After five years of interviewing adults about their childhood spiritual experiences, I’ve seen common threads. Here’s one: As children, they didn’t have the vocabulary to express how they were processing spirituality and God. Can’t you see it in what this man told me?
“I remember I was four or five years old and feeding white ducks bread crumbs from the top of a playground slide. It seemed very wonderful to me for some reason and I dreamed about it and I can still see myself doing it. My thoughts couldn’t have been very abstract or sophisticated or articulated in any vocabulary I had at the time, but I felt I was in the presence of something greater than myself, in a world beyond the surface world where I was tossing down food onto the white ducks and feeling very whole, free, peaceful.”
That it, isn’t it? Children can’t articulate with the vocabulary they have at the time.
But we can help children build a spiritual vocabulary. We use the same methods we did when we taught them basic vocabulary words.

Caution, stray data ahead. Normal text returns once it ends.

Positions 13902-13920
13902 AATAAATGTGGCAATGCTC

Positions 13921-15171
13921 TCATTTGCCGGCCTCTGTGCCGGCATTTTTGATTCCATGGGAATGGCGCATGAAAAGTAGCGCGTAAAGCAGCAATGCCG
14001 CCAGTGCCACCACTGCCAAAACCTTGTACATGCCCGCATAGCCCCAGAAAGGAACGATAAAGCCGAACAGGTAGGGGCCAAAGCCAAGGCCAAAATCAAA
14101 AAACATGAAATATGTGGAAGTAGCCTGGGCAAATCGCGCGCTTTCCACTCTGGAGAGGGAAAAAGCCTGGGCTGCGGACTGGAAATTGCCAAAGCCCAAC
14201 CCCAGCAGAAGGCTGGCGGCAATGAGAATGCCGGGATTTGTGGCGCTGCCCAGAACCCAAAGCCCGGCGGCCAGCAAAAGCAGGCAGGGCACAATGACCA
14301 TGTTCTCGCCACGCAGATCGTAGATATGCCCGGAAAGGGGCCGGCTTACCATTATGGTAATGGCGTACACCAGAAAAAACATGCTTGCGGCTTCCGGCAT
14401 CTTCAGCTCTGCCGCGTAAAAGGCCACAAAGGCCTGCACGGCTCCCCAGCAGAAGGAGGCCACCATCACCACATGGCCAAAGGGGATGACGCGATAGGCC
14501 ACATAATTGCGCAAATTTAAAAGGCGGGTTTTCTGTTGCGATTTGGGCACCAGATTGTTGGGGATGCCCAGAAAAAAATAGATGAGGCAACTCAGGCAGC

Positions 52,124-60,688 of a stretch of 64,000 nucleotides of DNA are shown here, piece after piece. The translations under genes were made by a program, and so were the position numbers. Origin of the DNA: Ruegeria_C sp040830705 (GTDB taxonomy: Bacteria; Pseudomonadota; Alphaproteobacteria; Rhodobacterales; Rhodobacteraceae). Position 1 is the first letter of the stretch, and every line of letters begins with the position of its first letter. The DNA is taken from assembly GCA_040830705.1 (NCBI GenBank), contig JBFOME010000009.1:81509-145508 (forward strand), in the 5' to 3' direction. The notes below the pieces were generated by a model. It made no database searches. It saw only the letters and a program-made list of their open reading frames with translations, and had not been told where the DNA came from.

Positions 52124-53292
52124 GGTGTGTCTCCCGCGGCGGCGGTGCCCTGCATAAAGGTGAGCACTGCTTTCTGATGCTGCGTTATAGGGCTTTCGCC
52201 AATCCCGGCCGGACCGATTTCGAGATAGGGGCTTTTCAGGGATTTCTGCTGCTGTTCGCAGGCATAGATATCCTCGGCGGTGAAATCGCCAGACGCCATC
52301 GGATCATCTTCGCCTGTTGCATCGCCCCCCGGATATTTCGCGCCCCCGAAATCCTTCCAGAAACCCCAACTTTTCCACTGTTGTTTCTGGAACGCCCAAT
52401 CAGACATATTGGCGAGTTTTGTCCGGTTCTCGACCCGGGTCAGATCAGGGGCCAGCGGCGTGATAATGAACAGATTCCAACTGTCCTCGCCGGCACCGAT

When they learned animal names, we had picture books of animals, “Where’s the bird? What does the bird say?” And when we went outdoors, “See the bird? Hear the bird?”
Use children’s literature to teach spiritual vocabulary.
It’s packed with stories about the human spirit developing and prevailing. When you read to children, emphasize and repeat age-appropriate spiritual vocabulary words such as right, wrong, conscience, character, wise, forgive, as these concepts come up in the book. Use these vocabulary words in normal everyday conversations. As children get older, you can move on to words like mindful, ethics, purpose, presence, worship, spirit, soul, self and reason.
There’s no need to bottle it up inside.
When they know words like these, they’ll be equipped with a vocabulary to express themselves as they begin to work out the complexities of life. With no need to bottle it up inside, they will talk freely and listen to others, thus understanding how normal and widespread is the spiritual dimension of life.
- Ideas to help children build a spiritual vocabulary by the same method you taught them basic vocabulary. Click to Tweet
- Children don’t know the words to use to express their spiritual experiences. See some ideas here. Click to Tweet